Caption: To withstand the harsh weather of the Antarctic, emperor penguins huddle in groups to decrease their rate of energy transfer through radiation.

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Caption: Snake eating a mouse (false-color infrared image). This shows the difference between a cold and warm-blooded creatures in the IR spectrum.

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Caption: Scorpion in the visible light spectrum, and the IR spectrum.

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To the left is an infrared image of a metal cup holding a very hot drink. Notice the rings of color showing heat traveling from the liquid through the metal cup. You can see this in the metal spoon as well. To the right is an infrared image of a melting ice cube. Notice the rings of color showing how the melt water warms as it travels away from the cube. Although the ice cube is cold, it still puts out heat, as you can see by matching the color of the ice cube with its temperature.

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Caption: False-color image of a polar bear in the IR!

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Caption: Thermography helped to determine the temperature profile of the Space Shuttle thermal protection system during re-entry.

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Caption: A rattlesnake's face has thermal radiation detectors, allowing the snake to strike at an animal even in complete darkness.

Thermal radiation is involved in the numerous medical cases of a dead rattlesnake striking a hand reaching toward it. Pits between each eye and nostril of a rattlesnake (Fig. 18-21) serve as sensors of thermal radiation. When, say, a mouse moves close to a rattlesnake's head, the thermal radiation from the mouse triggers these sensors, causing a reflex action in which the snake strikes the mouse with its fangs and injects its venom. The thermal radiation from a reaching hand can cause the same reflex action even if the snake has been dead for as long as 30 min because the snake's nervous system continues to function. As one snake expert advised, if you must remove a recently killed rattlesnake, use a long stick rather than your hand.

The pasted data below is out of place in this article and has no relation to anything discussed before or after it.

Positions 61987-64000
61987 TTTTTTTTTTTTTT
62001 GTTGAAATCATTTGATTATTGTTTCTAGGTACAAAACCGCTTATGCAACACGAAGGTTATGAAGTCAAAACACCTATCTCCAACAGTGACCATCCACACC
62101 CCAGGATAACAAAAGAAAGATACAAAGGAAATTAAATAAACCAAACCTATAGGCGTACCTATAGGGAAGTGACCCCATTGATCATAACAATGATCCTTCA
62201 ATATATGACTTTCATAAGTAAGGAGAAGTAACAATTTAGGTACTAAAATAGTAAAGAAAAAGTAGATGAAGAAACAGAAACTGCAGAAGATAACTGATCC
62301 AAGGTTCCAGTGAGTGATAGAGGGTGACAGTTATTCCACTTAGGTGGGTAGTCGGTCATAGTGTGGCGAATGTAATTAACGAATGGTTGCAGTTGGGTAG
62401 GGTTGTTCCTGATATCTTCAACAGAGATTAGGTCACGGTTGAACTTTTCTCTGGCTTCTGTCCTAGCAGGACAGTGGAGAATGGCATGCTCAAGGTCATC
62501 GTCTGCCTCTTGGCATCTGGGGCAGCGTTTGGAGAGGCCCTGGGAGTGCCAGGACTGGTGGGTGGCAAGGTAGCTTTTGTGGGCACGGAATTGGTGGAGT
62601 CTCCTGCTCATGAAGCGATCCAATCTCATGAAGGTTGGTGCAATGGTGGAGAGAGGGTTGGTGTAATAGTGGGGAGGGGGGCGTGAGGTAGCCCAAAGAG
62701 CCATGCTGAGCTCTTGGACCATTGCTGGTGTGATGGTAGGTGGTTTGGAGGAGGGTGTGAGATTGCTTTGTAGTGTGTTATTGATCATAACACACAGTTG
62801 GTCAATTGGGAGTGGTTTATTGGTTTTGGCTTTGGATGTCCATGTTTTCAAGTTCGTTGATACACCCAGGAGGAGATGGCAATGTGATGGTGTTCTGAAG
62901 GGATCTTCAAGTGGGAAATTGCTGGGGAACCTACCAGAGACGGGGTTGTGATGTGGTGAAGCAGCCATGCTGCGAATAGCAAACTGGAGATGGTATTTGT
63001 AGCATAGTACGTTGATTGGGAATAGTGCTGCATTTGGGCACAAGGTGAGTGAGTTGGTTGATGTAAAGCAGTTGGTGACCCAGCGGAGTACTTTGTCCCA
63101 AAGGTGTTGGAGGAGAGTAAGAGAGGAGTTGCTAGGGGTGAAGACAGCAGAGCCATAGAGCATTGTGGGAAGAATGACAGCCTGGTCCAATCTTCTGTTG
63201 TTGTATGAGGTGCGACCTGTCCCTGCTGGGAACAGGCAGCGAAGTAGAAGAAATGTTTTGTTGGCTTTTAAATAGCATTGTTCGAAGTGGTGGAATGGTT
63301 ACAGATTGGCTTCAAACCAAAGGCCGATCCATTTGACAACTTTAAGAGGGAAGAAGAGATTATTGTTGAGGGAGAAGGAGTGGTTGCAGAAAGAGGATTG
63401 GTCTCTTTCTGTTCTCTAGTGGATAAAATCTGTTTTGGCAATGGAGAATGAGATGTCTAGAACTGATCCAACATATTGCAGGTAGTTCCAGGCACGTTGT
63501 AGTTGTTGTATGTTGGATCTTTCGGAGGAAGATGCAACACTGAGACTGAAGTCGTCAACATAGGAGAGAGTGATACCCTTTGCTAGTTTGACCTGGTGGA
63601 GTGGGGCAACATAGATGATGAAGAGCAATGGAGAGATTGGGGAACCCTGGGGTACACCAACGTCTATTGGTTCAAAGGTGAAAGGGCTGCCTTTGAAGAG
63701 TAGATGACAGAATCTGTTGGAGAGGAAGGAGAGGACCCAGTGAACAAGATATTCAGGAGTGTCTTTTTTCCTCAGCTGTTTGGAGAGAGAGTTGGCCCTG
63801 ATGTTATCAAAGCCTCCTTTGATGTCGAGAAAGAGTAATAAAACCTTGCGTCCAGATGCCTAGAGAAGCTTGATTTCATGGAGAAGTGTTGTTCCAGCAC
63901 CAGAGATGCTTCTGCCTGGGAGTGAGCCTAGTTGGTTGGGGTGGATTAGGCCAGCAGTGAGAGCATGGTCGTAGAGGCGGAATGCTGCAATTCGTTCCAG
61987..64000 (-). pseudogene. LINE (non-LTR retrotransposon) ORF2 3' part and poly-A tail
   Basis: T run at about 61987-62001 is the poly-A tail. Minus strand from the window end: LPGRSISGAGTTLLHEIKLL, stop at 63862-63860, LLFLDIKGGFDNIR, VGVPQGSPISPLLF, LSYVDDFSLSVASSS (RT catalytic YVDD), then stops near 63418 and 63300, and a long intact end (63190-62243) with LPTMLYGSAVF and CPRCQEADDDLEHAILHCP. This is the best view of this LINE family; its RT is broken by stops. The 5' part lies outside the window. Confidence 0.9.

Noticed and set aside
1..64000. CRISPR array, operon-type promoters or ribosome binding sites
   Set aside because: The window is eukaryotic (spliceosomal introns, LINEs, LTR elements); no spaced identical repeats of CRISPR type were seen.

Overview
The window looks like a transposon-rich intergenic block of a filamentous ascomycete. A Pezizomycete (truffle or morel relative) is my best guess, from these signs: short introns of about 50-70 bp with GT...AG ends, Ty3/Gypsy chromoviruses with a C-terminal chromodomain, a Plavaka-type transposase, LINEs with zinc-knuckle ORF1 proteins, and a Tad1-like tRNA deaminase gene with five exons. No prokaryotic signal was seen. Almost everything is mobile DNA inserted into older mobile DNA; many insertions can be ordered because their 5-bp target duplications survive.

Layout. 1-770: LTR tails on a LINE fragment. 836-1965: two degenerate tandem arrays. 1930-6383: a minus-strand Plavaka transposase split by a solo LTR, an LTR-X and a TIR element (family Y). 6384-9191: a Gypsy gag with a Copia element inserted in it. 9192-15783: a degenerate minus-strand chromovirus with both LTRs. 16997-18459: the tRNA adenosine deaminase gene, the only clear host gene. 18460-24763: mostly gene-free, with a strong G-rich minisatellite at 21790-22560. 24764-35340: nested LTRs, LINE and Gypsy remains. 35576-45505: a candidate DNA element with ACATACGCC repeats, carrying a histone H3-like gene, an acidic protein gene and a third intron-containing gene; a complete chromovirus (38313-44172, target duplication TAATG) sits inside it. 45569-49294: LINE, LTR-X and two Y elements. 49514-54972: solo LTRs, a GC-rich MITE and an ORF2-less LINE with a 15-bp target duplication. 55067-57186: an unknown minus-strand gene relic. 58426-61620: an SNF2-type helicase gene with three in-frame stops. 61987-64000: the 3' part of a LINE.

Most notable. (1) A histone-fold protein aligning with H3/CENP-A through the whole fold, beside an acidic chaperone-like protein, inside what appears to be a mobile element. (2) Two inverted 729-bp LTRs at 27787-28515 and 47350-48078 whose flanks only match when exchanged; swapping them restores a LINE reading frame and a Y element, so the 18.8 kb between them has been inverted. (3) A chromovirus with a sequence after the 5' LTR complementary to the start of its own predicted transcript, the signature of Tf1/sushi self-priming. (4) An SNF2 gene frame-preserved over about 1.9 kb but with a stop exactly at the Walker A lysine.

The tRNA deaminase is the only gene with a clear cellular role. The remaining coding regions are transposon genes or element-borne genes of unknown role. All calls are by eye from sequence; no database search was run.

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Caption:Two types of infrared photography - for art form and for science! On the right is "infrared Andromeda"...the host of 1 trillion stars (10^15 stars...)


Caption: "Active-infrared night vision : the camera illuminates the scene at infrared wavelengths invisible to the human eye. Despite a dark back-lit scene, active-infrared night vision delivers identifying details, as seen on the display monitor."

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Caption: Another interesting fact about infrared light is that it can travel through thick smoke, dust or fog, and even some materials.
Above is a visible (left) and infrared (right) view of a person's hand inside a black plastic bag. In the visible image, the hand cannot be seen. In the infrared image, however, the heat from the hand can travel through the bag and can be seen by an infrared camera. Infrared light can pass through many materials which visible light cannot pass through. However, the reverse is also true. There are some materials which can pass visible light but not infrared. Notice the man's glasses! Infrared cannot travel through glass. Since this man's body heat cannot travel through his glasses, they appear dark.


Caption: This shows the spectrum of different waves emitted by the sun, but it also shows the wavelengths of the infrared waves and what allows for visibility.


thermal view of the world


comparison of different volumes at room temperature


Caption: This diagram throws the three different types of heat transfer in one scenario.

Caption: This diagram gives an example of a convection cell. We see the warm air rising from the radiator then falling back to the floor as cool air.

exothermic and endothermic processes with water


the difference in molecule movement with different amounts of energy

heat transfer systems during the daytime and nighttime



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WEBSITES: (6:45)
("Infrared: More Than Your Eyes Can See" created by Cal TECH)
(heat tendencies)
(instant classic)
(superheated steam)
(interesting article on quantum computers related to temperature)
(good description of heat and interesting picture of heat cycles)
(good overview on the basic methods of heat transfer)
(interesting article talking about how magnetic fields are solving problems and boundaries of heat transfer)
(really cool article about the discovery of what was emitting this excess of infrared light off of stars) (6:38)
("Mystery of St. Rupert's Drop at 130,000 fps: Smarter Every Day")

(Big Bang Scaling and neat visualizations about order of magnitude)
(hand in liquid nitrogen)!tab=industries
(uses of liquid nitrogen)
(infrared photography)
(some of the infrared images)
(EM spectrum images)
(IR images from Cal TECH)
(spectrum of the sun picture)
(spectrum of sensitivity of the human eye)
(chart of wavelengths)